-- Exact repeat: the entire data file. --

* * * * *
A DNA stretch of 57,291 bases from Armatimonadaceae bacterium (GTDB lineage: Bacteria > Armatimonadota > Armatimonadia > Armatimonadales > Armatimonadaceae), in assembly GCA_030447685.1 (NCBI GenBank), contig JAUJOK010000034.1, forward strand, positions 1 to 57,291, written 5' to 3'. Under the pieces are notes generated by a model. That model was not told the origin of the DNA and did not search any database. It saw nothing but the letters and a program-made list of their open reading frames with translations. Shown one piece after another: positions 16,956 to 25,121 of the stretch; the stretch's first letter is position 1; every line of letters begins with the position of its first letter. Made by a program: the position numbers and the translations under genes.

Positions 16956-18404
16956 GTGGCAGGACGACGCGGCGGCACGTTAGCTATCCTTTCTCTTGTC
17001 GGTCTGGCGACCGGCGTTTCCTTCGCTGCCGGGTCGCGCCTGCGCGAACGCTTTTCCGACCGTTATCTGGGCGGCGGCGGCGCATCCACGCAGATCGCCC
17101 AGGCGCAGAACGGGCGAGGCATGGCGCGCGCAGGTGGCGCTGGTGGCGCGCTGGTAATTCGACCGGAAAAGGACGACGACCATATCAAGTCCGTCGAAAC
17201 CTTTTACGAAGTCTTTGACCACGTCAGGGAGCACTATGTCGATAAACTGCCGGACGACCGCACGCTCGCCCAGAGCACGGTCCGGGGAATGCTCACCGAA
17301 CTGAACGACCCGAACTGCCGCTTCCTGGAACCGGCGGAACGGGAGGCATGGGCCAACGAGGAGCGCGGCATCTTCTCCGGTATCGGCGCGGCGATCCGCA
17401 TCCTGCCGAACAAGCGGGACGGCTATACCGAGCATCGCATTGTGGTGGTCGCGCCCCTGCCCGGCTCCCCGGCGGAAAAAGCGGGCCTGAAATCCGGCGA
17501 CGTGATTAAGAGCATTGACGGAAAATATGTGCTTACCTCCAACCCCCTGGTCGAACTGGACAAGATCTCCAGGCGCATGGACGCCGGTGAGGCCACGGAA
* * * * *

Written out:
A DNA stretch of 57,291 bases from Armatimonadaceae bacterium (GTDB lineage: Bacteria > Armatimonadota > Armatimonadia > Armatimonadales > Armatimonadaceae), in assembly GCA_030447685.1 (NCBI GenBank), contig JAUJOK010000034.1, forward strand, positions 1 to 57,291, written 5' to 3'. Under the pieces are notes generated by a model. That model was not told the origin of the DNA and did not search any database. It saw nothing but the letters and a program-made list of their open reading frames with translations. Shown one piece after another: positions 16,956 to 25,121 of the stretch; the stretch's first letter is position 1; every line of letters begins with the position of its first letter. Made by a program: the position numbers and the translations under genes.

Positions 16956-18404
16956 GTGGCAGGACGACGCGGCGGCACGTTAGCTATCCTTTCTCTTGTC
17001 GGTCTGGCGACCGGCGTTTCCTTCGCTGCCGGGTCGCGCCTGCGCGAACGCTTTTCCGACCGTTATCTGGGCGGCGGCGGCGCATCCACGCAGATCGCCC
17101 AGGCGCAGAACGGGCGAGGCATGGCGCGCGCAGGTGGCGCTGGTGGCGCGCTGGTAATTCGACCGGAAAAGGACGACGACCATATCAAGTCCGTCGAAAC
17201 CTTTTACGAAGTCTTTGACCACGTCAGGGAGCACTATGTCGATAAACTGCCGGACGACCGCACGCTCGCCCAGAGCACGGTCCGGGGAATGCTCACCGAA
17301 CTGAACGACCCGAACTGCCGCTTCCTGGAACCGGCGGAACGGGAGGCATGGGCCAACGAGGAGCGCGGCATCTTCTCCGGTATCGGCGCGGCGATCCGCA
17401 TCCTGCCGAACAAGCGGGACGGCTATACCGAGCATCGCATTGTGGTGGTCGCGCCCCTGCCCGGCTCCCCGGCGGAAAAAGCGGGCCTGAAATCCGGCGA
17501 CGTGATTAAGAGCATTGACGGAAAATATGTGCTTACCTCCAACCCCCTGGTCGAACTGGACAAGATCTCCAGGCGCATGGACGCCGGTGAGGCCACGGAA